What issue could possibly get police associations, right-wing talk radio ranters, and left-wing polemists like our own Geov Parrish all singing the same song? Mayor Paul Schell's job status. Give Geov credit: He was first to demand Schell's resignation, in a December 16 column. What a loud, strange chorus it's since become—especially after Schell canceled the millennial New Year's bash at Seattle Center and got slammed as a terrorist-spooked weenie. It must feel strange for a professional host—who built spiffy little hotels in Seattle, Langley, Friday Harbor, and Port Ludlow—to get pilloried first for helping host a party that turned ugly, then for cancelling a party that threatened to turn even uglier.
Maybe the WTO planning and security were so cocked-up, so lax and reactive by turns, that Schell should follow Stamper out the door. If so, how 'bout Secretary of State Madeleine Albright and Attorney General Janet Reno, who demanded that local authorities crack down harder, which provoked more aggressive rioting? (Whether Reno and Albright should have been sacked already for their respective roles in the Waco and Rwanda bloodbaths is another story.) And how 'bout all the law-enforcement chiefs whose officers ran wild during the protests? The cop videotaped having a Rodney King moment on Capitol Hill was from Tukwila. King County corrections officers allegedly strapped down, pepper-sprayed, and otherwise bullied jailed protesters. A county sheriff's deputy pepper-sprayed two women sitting in a car. And yet Sheriff Dave Reichert was the first and fiercest critic of Schell's WTO performance.
Mayor Reichert's advance team
And now, adding weird to weird, Sheriff Reichert comes out of the whole mess looking like—a mayoral candidate. On top of his mediagenic performance during the riots, we now have a nominating speech, delivered in the course of a Seattle Times op-ed (1/4) calling on Schell to resign by Mike Patrick, executive director of the Washington Council of Police and Sheriffs, and Washington State Troopers Association president Bill Hanson. "In contrast to the mayor's actions," Patrick and Hanson write, "one individual—King County Sheriff Dave Reichert—demonstrated leadership during this difficult time."
Patrick and Hanson avow that they're "not advocating Sheriff Reichert take over City Hall." Not by a coup, anyway; they'll wait till the election. Boosters always demure like that when they start promoting a candidate—just as people always say "It's not the money" when it is.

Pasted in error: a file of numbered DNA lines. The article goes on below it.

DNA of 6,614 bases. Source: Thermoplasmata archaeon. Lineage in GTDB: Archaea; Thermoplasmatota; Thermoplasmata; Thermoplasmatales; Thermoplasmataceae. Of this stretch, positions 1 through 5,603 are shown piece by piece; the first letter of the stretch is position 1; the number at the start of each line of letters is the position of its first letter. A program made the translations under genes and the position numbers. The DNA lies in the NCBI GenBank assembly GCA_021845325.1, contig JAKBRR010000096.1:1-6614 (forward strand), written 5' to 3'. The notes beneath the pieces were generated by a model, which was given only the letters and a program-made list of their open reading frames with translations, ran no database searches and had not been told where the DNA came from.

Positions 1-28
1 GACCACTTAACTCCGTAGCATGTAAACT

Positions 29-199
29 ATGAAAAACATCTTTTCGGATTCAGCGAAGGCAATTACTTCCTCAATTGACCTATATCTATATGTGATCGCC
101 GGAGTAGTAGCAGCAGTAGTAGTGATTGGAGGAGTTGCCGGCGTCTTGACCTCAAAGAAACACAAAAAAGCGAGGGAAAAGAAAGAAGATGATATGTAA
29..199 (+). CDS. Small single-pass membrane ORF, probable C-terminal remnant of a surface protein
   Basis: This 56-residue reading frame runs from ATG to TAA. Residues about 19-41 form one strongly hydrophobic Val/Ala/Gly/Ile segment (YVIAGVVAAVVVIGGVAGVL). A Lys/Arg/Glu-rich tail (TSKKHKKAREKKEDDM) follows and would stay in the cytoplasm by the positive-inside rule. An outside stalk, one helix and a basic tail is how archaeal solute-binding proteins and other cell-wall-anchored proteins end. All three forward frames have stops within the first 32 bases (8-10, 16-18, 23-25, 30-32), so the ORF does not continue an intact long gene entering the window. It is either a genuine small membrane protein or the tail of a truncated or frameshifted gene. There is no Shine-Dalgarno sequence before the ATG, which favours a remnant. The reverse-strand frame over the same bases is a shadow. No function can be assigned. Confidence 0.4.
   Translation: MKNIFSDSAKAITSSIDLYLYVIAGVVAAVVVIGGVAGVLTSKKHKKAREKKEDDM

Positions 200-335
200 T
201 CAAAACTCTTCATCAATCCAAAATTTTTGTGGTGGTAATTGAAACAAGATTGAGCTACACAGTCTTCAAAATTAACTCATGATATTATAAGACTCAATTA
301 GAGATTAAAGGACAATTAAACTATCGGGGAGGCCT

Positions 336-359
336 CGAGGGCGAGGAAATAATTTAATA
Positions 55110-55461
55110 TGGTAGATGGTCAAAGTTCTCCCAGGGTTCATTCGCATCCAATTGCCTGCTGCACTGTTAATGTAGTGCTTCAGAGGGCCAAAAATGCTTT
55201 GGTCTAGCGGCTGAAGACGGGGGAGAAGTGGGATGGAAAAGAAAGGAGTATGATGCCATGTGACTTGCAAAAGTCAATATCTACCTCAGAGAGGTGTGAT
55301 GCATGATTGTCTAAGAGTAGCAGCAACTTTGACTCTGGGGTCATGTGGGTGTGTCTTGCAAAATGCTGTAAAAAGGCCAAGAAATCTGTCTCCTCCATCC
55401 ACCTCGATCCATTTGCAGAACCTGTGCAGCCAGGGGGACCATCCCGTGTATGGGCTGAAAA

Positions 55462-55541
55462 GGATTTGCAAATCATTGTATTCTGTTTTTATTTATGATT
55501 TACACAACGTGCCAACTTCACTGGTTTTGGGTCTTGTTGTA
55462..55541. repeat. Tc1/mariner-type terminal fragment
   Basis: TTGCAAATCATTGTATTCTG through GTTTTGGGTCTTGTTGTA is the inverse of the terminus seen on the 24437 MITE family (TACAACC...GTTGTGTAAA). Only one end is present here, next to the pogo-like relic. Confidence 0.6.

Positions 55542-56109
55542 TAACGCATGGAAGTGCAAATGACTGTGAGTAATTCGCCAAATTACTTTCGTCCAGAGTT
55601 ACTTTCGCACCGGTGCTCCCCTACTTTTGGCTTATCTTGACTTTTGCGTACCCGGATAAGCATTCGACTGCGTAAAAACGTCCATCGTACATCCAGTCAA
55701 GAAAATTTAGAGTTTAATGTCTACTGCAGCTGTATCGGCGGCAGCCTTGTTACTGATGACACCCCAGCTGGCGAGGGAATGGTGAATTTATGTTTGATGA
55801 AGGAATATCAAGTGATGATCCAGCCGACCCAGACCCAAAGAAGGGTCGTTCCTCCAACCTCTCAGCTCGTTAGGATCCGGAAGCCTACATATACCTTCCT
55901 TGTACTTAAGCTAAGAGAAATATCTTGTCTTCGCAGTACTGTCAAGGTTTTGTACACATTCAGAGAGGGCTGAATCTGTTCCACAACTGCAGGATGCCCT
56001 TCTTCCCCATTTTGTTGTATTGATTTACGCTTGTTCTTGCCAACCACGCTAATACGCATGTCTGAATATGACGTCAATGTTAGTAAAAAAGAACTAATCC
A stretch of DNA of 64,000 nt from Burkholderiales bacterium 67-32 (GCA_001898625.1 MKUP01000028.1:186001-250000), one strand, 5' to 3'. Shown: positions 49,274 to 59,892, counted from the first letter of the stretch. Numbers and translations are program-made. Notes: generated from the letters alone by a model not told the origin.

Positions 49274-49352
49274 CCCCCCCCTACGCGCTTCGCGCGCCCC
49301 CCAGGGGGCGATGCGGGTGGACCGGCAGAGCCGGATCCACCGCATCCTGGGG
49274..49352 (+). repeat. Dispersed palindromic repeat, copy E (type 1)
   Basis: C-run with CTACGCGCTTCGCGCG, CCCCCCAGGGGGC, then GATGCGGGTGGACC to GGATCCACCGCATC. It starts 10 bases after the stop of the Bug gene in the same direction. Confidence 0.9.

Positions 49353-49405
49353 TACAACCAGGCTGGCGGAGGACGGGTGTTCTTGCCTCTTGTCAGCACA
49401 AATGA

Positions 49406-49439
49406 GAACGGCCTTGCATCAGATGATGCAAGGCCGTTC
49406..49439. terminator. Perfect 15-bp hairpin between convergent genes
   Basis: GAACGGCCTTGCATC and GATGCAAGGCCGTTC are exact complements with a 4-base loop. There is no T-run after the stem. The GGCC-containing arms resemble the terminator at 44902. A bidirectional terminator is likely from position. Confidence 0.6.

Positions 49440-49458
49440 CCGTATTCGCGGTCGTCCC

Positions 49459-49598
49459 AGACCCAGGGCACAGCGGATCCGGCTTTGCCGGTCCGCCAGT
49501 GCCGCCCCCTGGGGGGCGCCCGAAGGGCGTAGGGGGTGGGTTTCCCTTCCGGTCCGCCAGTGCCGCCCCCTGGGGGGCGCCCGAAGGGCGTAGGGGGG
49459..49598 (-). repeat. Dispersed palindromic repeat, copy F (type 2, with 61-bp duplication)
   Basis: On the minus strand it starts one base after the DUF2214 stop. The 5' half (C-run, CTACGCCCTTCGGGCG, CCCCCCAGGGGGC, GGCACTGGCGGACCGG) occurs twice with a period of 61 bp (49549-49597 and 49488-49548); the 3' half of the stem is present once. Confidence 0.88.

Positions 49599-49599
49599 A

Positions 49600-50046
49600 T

One third of a police state
You get another hint of the two police reps' outlook when they refer (in their Seattle Times op-ed) to the "three most-important constituencies—citizens, business and law enforcement" to whom Schell must be accountable. So—"law enforcement" is one of the three essential components of the polity, on a plane with "citizens"? The police aren't part of the citizenry? This is startling, even scary, solipsism. Substitute "military" for "law enforcement," and you have the political formulation of an old-fashioned banana republic. As I recall, the US Constitution does not begin, "We the people, police, and businesses of the United States. . . ."
Patrick and Hanson also sound another curious note: "Unless and until Schell resigns, Seattle residents, downtown business owners and law enforcement will continue to debate the reasons behind and results from the WTO debacle." Does that mean that if he resigns the debate will stop? Fat chance. And why should it? If this was, as it seemed, a defining civic event, we ought to figure out what it defined.
The new federalism
President Clinton salutes the WTO protesters. His administration pushes the city to crack down too hard on them. Then it sticks Seattle—which embarked on this venture expecting $5 million in federal help—with the police bill ($9 million and climbing). Meanwhile, the Seattle Host Organization, the offshoot of the Washington Council on International Trade that sought and brought the WTO meeting, announces that, sorry folks, its own fundraising fell short and it can only come up with $100,000 of the $1.5 million it offered to reimburse the city.
Host Organization director Ray Waldmann says the feds played a part in that shortfall as well: Some businesses were put off from donating by the Clinton administration's "cavalier attitude" toward its trading partners, its touting of labor and environmental standards, and its "insistence on using the ministerial meeting as a way to achieve some trade measures it hadn't been able to achieve after trying for years."
Waldmann adds that the prospect of "substantial protests" also made donors wary. But he doesn't mention another possible turn-off that Bill Stafford, who directs the Trade Development Alliance, notes: the stink that critics (including Europe's trade chief) raised over the Host Committee's "selling access" to trade officials.
Sympathy for the mayor
You can blame Schell for many more fumbles than the WTO plans and for more ill-timed, ill-tempered outbursts than his famous tarmac tangle with Reichert. This paper—the only citywide rag that didn't endorse him for mayor—is always glad to. But don't lynch him for Grinching New Year's Eve. With millennium and WTO hype combining to make Seattle a natural target, with one suspect allegedly driving a trunkful of high explosives to a nearby motel and at least one more still at large, it was a prudent decision. I'll bet bigmouth Giuliani would have done the same. And the fireworks looked just fine from the hill.